Saturday, July 5, 2008

The truth about Lebron leaving Cleveland

By Rick Morris

Fact (as Dwight Schrute might say): People are way too invested in idiotic, overly-emotional scenarios regarding Lebron James. That has been chronicled in this space previously. Where his career, his various activities and his future are concerned, people don't feel a need to evaluate them logically. Inane, half-cocked theories about this athlete, exaggerating his personal and professional good and bad points, have surrounded him since he first became a national figure during his junior year of high school in 2002.

But the uneducated spew about LBJ's future has reached new heights in the last week as the so-called "king" (I'm a fan, but I refuse to call him "King James") himself fanned speculation about his future by playing footsie with the Big Apple on a recent trip to New York. Not realizing that they were being played for fools as Lebron yanked their chain, the predictable bottom-feeders in the media, sports talk radio and fandom alike wallowed in the possibilities of #23 blowing that popcorn stand in C-Town for the bright lights of the city that never sleeps. Now, who am I to question the likes of the "legendary" Peter Vecsey and his notorious one side of the story? Regardless, I'm going to break it down for you as we always do at FDH, logically and with attention to all of the relevant elements of the story.

I'm not going to revisit every reason Lebron's rumored to be leaving town, because I'd have to copy-paste from half of the Internet to discuss that side of the story in detail. In short, it's completely played out and I have full confidence that any of you reading this are familiar with those arguments. Allow me to present the shorthand:

* Nike will allegedly pay him much, much more money to play in a big market.
* Who wouldn't want to be living during the season in a city that doesn't have tumbleweeds blowing through downtown at 8 PM?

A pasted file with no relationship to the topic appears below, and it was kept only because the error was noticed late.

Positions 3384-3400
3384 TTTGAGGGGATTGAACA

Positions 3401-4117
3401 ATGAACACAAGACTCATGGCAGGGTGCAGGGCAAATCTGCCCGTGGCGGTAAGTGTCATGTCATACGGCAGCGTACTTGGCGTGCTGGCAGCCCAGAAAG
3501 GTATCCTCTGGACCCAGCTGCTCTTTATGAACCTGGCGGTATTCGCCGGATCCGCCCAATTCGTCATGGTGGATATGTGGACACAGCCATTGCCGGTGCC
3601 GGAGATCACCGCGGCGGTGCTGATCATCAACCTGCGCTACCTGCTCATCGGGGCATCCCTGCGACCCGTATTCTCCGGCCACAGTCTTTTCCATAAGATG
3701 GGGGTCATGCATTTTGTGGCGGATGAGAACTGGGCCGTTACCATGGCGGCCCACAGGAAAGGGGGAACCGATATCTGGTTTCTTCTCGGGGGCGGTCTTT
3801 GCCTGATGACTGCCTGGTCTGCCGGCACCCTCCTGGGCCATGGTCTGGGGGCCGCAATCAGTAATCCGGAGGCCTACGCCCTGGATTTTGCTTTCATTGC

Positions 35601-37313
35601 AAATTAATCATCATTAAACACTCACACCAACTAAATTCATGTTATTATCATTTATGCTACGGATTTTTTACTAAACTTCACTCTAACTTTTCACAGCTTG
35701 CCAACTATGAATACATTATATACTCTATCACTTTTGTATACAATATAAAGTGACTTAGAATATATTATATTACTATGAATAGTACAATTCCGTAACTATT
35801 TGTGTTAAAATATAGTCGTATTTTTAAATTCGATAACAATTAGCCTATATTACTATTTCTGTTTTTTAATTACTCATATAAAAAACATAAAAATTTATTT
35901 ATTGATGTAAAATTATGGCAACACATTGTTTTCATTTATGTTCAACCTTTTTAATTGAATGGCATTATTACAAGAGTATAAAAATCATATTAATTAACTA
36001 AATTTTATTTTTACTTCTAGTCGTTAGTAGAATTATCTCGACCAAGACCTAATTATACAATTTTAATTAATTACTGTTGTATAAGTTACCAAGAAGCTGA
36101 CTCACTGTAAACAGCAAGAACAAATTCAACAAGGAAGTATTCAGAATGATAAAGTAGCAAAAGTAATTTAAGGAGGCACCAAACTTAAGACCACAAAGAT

* He and Nets minority owner Jay-Z are "boyz."
* He said how much he loves playing in Madison Square Garden.
* New York and (future Nets home) Brooklyn in particular are among his favorite areas on earth.
* Allegedly, one cannot achieve his goal of becoming a global icon unless one plays in a major market.
* Enough know-it-alls in the national media (like Scott Van Pelt) have proclaimed Lebron's departure a done deal.

The other side of the story has been presented recently from two educated vantage points. First, the great Cleveland sports site Waiting for Next Year summed up some excellent angles either ignored or deemed irrelevant by those who think they know the whole story:

* The Cavs can pay him more than any other team. A LOT MORE!!!
* The Cavs have more roster flexibility than anyone else for a 2010-2011 team with Lebron.
* The Nets and Knicks are much more unproven as top-level teams right now (to be quite kind) relative to the Cavs.

Read the whole story; they covered it quite thoroughly.

Also, our Senior Editor Jason Jones weighed in on the subject this past week and noted the following:

* The Knicks have too many horrible, unmovable contracts to be a player in 2010. If they were really serious, they'd have hired Donnie Walsh at least two years ago.